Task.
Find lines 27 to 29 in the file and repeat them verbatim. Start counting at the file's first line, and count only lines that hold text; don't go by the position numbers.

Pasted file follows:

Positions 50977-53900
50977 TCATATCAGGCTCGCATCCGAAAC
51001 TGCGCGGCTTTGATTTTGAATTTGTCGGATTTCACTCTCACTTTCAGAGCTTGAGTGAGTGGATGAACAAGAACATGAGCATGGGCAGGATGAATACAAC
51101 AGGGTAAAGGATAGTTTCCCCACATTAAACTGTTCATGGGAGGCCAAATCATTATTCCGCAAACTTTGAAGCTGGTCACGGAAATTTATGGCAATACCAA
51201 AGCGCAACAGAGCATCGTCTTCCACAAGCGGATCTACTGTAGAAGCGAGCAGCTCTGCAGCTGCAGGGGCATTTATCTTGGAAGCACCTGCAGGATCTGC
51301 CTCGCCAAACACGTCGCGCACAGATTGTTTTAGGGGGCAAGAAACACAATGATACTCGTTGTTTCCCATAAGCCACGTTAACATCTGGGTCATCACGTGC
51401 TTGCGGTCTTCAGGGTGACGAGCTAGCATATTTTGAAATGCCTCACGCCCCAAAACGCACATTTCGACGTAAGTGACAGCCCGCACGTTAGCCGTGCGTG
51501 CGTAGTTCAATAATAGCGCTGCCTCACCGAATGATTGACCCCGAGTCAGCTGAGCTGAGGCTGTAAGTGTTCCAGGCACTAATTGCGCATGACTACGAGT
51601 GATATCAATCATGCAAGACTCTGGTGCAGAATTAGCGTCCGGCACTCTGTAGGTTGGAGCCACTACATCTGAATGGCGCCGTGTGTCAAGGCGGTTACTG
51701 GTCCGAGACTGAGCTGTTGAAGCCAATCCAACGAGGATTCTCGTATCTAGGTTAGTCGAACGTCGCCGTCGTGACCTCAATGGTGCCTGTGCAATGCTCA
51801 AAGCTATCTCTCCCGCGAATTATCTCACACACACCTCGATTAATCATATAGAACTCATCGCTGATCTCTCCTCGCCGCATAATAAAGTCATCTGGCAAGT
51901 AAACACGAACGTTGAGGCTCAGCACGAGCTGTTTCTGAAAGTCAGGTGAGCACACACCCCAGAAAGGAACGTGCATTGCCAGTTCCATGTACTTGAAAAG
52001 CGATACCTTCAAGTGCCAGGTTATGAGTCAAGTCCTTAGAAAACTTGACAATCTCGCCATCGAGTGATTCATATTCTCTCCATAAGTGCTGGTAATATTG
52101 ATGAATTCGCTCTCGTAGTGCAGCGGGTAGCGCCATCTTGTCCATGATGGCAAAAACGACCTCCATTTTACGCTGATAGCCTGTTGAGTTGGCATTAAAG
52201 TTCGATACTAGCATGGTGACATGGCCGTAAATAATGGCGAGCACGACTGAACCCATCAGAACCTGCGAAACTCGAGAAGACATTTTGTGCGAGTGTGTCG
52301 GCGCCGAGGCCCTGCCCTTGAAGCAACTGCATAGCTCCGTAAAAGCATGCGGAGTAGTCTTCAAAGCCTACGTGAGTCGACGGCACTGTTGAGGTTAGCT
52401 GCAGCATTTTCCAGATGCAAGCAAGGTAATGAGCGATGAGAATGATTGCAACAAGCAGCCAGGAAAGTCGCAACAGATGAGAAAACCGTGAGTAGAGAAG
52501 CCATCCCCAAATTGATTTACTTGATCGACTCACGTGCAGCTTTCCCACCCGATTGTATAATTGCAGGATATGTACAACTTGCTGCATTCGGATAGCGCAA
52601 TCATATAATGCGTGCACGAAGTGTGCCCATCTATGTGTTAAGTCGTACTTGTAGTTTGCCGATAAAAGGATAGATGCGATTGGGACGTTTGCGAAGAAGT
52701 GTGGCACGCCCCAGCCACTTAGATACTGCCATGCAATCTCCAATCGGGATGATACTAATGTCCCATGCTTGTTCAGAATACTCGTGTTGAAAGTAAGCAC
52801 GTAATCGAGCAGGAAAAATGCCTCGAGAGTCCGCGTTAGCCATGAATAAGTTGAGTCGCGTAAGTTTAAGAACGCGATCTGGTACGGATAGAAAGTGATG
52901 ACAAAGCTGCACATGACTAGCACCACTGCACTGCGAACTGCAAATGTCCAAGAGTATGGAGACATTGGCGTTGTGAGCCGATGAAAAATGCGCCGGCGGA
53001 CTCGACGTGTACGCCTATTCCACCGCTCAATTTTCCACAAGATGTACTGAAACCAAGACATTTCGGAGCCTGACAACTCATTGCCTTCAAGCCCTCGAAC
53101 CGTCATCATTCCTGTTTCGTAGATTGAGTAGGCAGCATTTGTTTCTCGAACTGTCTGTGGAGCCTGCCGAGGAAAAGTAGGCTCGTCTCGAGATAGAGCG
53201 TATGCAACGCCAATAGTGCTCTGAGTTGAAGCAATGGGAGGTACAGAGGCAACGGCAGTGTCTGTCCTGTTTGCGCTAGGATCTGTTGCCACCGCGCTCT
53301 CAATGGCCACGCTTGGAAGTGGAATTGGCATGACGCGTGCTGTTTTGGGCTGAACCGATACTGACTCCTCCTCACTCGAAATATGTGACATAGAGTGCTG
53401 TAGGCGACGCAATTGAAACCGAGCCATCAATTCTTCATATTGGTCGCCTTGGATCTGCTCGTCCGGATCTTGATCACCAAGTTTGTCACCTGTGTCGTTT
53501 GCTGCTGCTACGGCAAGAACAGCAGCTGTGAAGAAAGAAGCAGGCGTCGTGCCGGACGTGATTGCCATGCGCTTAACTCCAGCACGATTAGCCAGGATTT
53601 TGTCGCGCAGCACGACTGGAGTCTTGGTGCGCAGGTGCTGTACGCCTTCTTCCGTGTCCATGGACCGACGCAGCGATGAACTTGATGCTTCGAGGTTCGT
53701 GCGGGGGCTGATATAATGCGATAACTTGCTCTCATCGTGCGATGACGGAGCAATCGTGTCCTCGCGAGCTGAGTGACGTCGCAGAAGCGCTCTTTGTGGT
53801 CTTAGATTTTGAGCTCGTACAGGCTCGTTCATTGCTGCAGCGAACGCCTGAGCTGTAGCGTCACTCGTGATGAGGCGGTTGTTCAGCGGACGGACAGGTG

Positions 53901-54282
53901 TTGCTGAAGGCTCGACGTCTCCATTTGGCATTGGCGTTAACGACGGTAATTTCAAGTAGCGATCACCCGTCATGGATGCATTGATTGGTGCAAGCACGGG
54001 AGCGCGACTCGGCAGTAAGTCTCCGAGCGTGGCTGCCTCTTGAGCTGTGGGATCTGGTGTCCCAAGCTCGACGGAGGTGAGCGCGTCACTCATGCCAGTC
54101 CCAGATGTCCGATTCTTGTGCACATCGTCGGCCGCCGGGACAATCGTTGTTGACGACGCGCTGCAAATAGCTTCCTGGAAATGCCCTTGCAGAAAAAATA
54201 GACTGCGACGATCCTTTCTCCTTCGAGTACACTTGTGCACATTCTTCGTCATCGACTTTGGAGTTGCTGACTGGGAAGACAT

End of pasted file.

53401 TAGGCGACGCAATTGAAACCGAGCCATCAATTCTTCATATTGGTCGCCTTGGATCTGCTCGTCCGGATCTTGATCACCAAGTTTGTCACCTGTGTCGTTT
53501 GCTGCTGCTACGGCAAGAACAGCAGCTGTGAAGAAAGAAGCAGGCGTCGTGCCGGACGTGATTGCCATGCGCTTAACTCCAGCACGATTAGCCAGGATTT
53601 TGTCGCGCAGCACGACTGGAGTCTTGGTGCGCAGGTGCTGTACGCCTTCTTCCGTGTCCATGGACCGACGCAGCGATGAACTTGATGCTTCGAGGTTCGT